Before writing, I looked through my photo gallery for photos with Nick in them. A small collection are below. The one with him leaping into the pool kind of sums up his approach to life.

Rob Elshire

Git - Book

I'm still a newb at using git. It works very well for our bioinformatics platform infrastructure. I just don't use it frequently enough to become an expert.

This book looks pretty useful and is licensed for sharing.

Rob Elshire

2020 AGM Guest Speaker -- Peter Schweitzer (Genomics Facility Director, Cornell University) - YouTube

We had our 3rd GFANZ AGM on Saturday morning. I made some changes to the format this year in an effort to bring some new things to the group and make it a bit more interesting. We had a discussion about the Indigenous Genomics Institute lead by Lisa Warbrick. We also had about an hour long conversation with my old friend Peter Schweitzer.

One of our principles at GFANZ is sharing information as broadly as possible. We recorded the video conference of the discussion with Peter and published it the next day. This is that video.

Rob Elshire

'Very worst of the pandemic' ahead in US with no apparent strategy, experts say | World news | The Guardian

Between the calling of the election and the installation of a the new president, it looks like there will be no plan for dealing with the pandemic from the Trump administration. Not that this is new or anything. It is cold and flu season in the US and there are the Thanksgiving, Christmas, and New Years holidays on top. Those holidays typically involve travelling around the country, gathering in large groups, and sharing meals. There are a lot of people acting as if it is over. Ugh.

Reddit discussion.

Rob Elshire

Agri-Tech Innovation Ecosystem Workshop

1 min read

I put this together for the first Centre for Entrepreneurial Agri Technology (Australian National University in Canberra) workshop a few years ago. There is a lot packed into this (even though the recording cut things short). This is one of my best pieces of integrative work.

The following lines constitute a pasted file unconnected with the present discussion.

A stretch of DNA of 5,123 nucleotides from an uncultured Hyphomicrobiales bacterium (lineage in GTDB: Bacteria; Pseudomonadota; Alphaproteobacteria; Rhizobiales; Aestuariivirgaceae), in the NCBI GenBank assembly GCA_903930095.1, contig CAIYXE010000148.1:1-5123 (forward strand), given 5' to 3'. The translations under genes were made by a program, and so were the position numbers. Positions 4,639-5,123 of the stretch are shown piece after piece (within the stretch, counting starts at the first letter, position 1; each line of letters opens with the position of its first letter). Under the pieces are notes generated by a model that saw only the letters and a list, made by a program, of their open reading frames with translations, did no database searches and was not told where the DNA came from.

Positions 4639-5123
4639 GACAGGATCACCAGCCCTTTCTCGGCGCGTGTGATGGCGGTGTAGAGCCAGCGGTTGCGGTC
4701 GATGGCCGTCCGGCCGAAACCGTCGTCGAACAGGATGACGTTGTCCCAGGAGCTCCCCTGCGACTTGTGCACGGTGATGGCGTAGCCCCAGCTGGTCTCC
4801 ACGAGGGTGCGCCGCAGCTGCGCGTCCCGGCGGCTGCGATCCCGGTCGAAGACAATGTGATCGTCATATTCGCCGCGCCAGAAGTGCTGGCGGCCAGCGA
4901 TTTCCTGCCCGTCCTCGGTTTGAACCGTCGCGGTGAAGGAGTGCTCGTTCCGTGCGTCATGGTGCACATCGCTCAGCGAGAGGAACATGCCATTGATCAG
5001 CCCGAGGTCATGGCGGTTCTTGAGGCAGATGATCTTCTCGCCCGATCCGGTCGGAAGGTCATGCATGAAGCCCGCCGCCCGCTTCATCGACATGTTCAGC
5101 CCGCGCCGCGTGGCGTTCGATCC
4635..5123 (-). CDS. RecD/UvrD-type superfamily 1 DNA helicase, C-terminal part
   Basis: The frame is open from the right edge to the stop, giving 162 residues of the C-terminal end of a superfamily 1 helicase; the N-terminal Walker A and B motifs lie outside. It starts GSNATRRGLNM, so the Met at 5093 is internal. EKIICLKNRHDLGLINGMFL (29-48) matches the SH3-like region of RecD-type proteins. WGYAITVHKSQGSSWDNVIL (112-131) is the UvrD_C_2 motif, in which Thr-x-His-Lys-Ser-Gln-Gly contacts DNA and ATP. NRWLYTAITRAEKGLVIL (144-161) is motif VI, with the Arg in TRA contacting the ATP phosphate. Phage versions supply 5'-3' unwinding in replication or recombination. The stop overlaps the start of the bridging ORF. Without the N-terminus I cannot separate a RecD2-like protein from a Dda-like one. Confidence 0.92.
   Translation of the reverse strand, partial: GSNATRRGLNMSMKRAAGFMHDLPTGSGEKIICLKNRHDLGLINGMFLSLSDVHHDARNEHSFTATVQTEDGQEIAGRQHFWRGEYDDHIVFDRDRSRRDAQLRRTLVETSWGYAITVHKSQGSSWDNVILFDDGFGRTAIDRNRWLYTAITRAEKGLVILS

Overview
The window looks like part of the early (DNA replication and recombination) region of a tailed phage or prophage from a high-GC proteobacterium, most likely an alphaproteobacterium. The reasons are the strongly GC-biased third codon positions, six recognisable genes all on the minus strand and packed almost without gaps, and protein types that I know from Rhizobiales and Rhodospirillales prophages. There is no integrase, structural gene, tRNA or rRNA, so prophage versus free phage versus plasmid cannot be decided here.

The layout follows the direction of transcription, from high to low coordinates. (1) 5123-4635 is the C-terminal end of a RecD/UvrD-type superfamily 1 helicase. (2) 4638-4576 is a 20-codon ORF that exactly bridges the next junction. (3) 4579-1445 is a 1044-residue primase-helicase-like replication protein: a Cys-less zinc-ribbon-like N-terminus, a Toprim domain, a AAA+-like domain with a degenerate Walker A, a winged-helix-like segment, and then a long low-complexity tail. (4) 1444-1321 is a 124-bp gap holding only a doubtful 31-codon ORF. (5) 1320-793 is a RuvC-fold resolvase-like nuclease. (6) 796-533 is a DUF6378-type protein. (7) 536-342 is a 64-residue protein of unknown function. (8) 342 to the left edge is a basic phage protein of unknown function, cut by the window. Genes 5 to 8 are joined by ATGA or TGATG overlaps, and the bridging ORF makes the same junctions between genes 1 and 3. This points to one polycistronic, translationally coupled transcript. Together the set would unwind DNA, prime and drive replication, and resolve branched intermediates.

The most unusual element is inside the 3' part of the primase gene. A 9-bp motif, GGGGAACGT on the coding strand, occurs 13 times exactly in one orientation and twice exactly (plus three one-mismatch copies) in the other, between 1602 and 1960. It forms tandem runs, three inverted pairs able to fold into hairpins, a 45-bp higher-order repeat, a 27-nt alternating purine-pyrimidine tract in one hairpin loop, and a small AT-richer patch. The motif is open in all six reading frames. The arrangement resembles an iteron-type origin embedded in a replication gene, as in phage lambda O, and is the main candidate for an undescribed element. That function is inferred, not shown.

Rob Elshire

An Archive of a Different Type - Internet Archive Blogs

I just love the Internet Archive. So much great stuff there. It has been a huge source of books and educational materials during the pandemic. It is also has very useful tools. I make frequent use of the wayback machine on this site so that articles I link to will be around in the future.

It seems that Jason Scott got his dream job. The linked article is a huge treasure trove of materials that will be accessable to everyone instead of disappearing. Check out the article and the archive.

The Internet Archive is one of the outcomes of the Free Software and Free Culture movements in the 1990's. Others include Wikipedia, Electronic Frontier Foundation, and Creative Commons. All of these were put down by the big corporates at the time as unworkable, inferior, etc. In 2020, these organisations underpin much of the global knowledge sharing infrastructure -- and they do it with neither cost nor advertising to the user.

Rob Elshire

Rob Elshire